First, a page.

Structural and functional dissection of the vaccinia virus thymidine kinase enzyme Public Deposited

http://ir.library.oregonstate.edu/concern/graduate_thesis_or_dissertations/0z7091771

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  • Thymidine kinase is a key enzyme in the nucleotide salvage pathway, catalyzing the production of dTMP from thymidine and ATP. In order to identify the structural features of the TK protein and/or primary amino acid sequences which contribute to the catalytic and regulatory activities of this enzyme, an in vitro transcription and translation system has been used in concert with protein engineering techniques for the production and phenotypic characterization of mutant and wild-type TK enzymes. Because of discrepancies in the literature regarding the quaternary structure of the VVTK, the native molecular weight and quaternary structure was determined to be an 80kDa homotetrameric enzyme by glycerol gradient fractionation, gel filtration and glutaraldehyde cross-linking analyses. Computer-assisted alignment of the predicted amino acid sequences derived from cellular and poxvirus TK genes identified seven highly-conserved domains distributed throughout the VVTK polypeptide (domains I-VII). Domain I (amino acid residues 11-18 ) exhibits a high degree of similarity to both ATP and GTP binding site consensus sequences, although the VVTK utilizes only ATP as a phosphate donor. Site directed mutagenesis and ATP-agarose affinity chromatography techniques were employed to confirm that this region was responsible for ATP binding and to determine which amino acids were essential for efficient binding. The TK gene (tdk) from E. coli was isolated and sequenced to serve as a prokaryotic enzyme with which to compare VVTK. The alignment revealed only 23% shared identity with VVTK and, interestingly, the identical and similar residues were clustered into three of the seven domains identified previously (domains I, III and VII). Preliminary evidence supports domain III (residues 78-90) as a putative magnesium binding site and that a highly conserved cysteine residue (cysteine 170) within domain VII (residues 168-171) may be a component of the catalytic site. Secondary structure alignment between Herpes Simplex Virus (HSV) TK and monkeypox TK (a close relative of VVTK) revealed that the putative nucleoside binding site of HSVTK aligns with residues within domain IV. Replacement of a VVTK residue (Q114) with the corresponding residue of HSVTK (an aspartic acid) greatly alters the substrate specificity and dTTP sensitivity of VVTK.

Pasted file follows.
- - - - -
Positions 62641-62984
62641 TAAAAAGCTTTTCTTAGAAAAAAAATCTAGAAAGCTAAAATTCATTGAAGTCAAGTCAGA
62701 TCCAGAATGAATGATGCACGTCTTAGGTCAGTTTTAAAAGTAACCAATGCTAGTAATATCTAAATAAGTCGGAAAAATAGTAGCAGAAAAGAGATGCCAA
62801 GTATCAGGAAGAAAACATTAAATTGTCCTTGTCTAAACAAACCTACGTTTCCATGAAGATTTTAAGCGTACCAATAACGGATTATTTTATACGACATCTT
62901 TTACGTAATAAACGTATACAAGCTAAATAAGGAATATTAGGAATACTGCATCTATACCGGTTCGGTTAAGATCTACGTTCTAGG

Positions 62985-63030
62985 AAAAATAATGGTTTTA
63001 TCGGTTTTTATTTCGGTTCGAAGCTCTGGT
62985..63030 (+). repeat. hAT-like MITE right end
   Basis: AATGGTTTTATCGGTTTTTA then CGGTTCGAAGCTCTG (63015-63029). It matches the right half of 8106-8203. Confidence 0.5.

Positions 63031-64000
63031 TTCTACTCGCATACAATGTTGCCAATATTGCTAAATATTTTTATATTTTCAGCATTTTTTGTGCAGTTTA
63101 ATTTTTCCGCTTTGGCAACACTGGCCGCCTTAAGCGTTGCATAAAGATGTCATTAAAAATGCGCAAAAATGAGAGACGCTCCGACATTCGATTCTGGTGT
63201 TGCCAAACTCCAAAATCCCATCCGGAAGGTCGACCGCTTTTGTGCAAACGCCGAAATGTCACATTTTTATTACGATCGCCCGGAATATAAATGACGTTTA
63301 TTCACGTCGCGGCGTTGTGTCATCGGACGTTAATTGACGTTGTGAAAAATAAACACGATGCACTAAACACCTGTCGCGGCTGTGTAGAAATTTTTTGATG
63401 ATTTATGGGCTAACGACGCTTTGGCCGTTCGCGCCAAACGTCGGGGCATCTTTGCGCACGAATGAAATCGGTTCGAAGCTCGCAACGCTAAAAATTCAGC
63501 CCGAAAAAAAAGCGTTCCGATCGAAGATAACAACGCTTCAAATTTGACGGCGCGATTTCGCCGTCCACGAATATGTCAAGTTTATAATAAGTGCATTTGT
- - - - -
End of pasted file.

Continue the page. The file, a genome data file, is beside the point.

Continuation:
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  • Figures in original document are black and white photocopies. Best scan available.
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